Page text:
As enterprises seek to protect data from cybercriminals, internal theft or accidental loss, encryption and key management have become increasingly important. No one needs to be reminded of the many high-profile, reputation-damaging and costly data breaches that have occurred over the past few years.
To protect consumers, industry organizations like the Payment Card Industry (PCI) have instituted security mandates such as the Data Security Standard (PCI DSS), and governments have passed numerous privacy and state breach notification laws. While these mandates and laws require companies to take certain steps to protect consumer and patient information, companies also are faced with protecting confidential information, ranging from employee information to intellectual property. This almost always means finding the best way to secure many types of data stored on a variety of hardware from mobile devices to desktops, servers and IBM mainframes in many different applications, databases and storage media.
Companies typically rely on strong local encryption to protect data, but this approach has some challenges. Encrypted data takes more space than unencrypted data. Trying to fit the larger cipher text of a 16-digit credit card number back into the 16-digit field poses a “square peg into a round hole” kind of storage problem, with consequences that ripple through the business applications that use the data.
To store encrypted values in place of the original data often requires companies to contract for costly programming modifications to existing applications and databases. Moreover, for businesses that must comply with PCI DSS, any system that contains encrypted card data is “in scope” for PCI DSS compliance and audits. Every in-scope system adds to the cost and complexity of compliance. Further, as some companies have learned the hard way, being compliant doesn’t equate to being secure. Breaches have occurred in companies that had taken the necessary steps to pass PCI DSS compliance audits.
To reduce the points of risk and the scope of PCI DSS audits and provide another level of security, a new data security model—tokenization—is gaining traction with those responsible for protecting all confidential information in an IT environment.
What Is Tokenization?
Tokenization is an alternative data protection architecture that’s ideal for some organizations’ requirements. It reduces the number of points where sensitive data is stored, making it easier to manage and be more secure. With tokenization, rather than return encrypted data to the originating database or application, a token, or surrogate value, is returned and stored in place of the original data. To maintain some of the business context of the original value, certain portions of the data can be retained in the token that’s generated. The token is then a reference to the actual cipher text, which is usually stored in a central data vault, and which might reside on an IBM mainframe. This token can then be safely used by any file, application, database or backup medium, thus minimizing the risk of exposing the actual sensitive data.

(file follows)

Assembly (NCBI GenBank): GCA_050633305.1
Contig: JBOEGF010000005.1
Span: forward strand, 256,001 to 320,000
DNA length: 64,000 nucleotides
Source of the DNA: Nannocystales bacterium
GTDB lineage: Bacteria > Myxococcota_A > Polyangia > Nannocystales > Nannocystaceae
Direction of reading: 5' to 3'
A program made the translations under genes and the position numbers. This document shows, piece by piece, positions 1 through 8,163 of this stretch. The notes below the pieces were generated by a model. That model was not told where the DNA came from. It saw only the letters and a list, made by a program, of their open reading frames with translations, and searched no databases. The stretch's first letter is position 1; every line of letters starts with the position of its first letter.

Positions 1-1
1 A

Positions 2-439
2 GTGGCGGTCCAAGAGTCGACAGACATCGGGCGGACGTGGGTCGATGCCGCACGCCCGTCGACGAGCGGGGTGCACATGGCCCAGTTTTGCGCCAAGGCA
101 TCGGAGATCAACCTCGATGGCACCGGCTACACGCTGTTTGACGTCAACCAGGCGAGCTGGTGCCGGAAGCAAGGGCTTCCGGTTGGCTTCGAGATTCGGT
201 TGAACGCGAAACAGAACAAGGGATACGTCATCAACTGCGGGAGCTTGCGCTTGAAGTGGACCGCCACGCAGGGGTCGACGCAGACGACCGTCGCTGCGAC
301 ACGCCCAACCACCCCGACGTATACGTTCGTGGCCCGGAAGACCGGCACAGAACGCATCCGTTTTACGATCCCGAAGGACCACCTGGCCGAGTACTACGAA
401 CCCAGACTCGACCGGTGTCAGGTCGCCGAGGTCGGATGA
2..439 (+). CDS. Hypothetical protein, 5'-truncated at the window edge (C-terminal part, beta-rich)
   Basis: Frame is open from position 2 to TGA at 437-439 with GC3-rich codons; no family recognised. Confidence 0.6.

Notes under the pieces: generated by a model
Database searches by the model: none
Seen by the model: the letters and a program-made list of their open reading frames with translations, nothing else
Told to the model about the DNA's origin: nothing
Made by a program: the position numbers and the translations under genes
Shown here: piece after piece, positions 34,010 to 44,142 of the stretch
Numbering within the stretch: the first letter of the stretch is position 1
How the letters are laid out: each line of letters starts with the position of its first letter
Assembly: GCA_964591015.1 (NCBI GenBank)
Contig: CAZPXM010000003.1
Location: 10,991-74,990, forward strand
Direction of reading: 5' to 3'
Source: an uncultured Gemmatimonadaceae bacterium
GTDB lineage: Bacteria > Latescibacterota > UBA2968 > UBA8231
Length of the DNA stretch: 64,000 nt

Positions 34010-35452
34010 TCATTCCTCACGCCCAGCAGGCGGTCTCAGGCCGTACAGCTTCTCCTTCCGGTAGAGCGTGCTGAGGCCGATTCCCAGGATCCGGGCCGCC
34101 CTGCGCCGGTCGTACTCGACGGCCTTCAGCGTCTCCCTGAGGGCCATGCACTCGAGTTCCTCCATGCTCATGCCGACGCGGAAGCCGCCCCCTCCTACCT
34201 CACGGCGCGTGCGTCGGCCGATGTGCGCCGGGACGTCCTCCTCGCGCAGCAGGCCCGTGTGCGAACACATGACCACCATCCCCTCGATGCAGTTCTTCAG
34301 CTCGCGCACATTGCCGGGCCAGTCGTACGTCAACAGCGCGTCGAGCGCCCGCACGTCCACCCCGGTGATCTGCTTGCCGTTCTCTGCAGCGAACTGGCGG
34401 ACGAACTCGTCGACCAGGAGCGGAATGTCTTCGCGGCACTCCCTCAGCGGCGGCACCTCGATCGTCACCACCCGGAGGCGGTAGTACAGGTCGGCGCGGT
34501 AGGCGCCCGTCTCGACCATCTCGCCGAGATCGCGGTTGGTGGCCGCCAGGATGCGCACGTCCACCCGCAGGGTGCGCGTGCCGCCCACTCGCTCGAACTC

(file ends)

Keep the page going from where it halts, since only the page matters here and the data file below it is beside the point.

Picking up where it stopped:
Because users can control the token format and because the token is consistent for all instances of a particular sensitive data value, business and analytical applications continue seamless operation.
Since tokens aren’t mathematically derived from the original data, they’re safer than exposing encrypted values. A token can be safely passed around the network among applications, databases and business processes, with the encrypted data it represents securely stored in the central repository. Authorized applications that need access to encrypted data can retrieve it only with proper credentials and a token issued from a token server, providing an extra layer of protection for sensitive information and preserving storage space at data collection points.
Tokenization addresses the unanticipated complexities introduced by traditional encryption, but can also minimize the number of locations where sensitive data resides because the cipher text is only centrally stored. This helps organizations simplify operations and reduce the risk of a breach. Replacing encrypted data with tokens provides a way for organizations to reduce the number of employees who can access sensitive data, dramatically minimizing internal data theft risk. Under the tokenization model, only authorized employees have access to encrypted data such as customer information; even fewer employees have access to the clear text, decrypted data.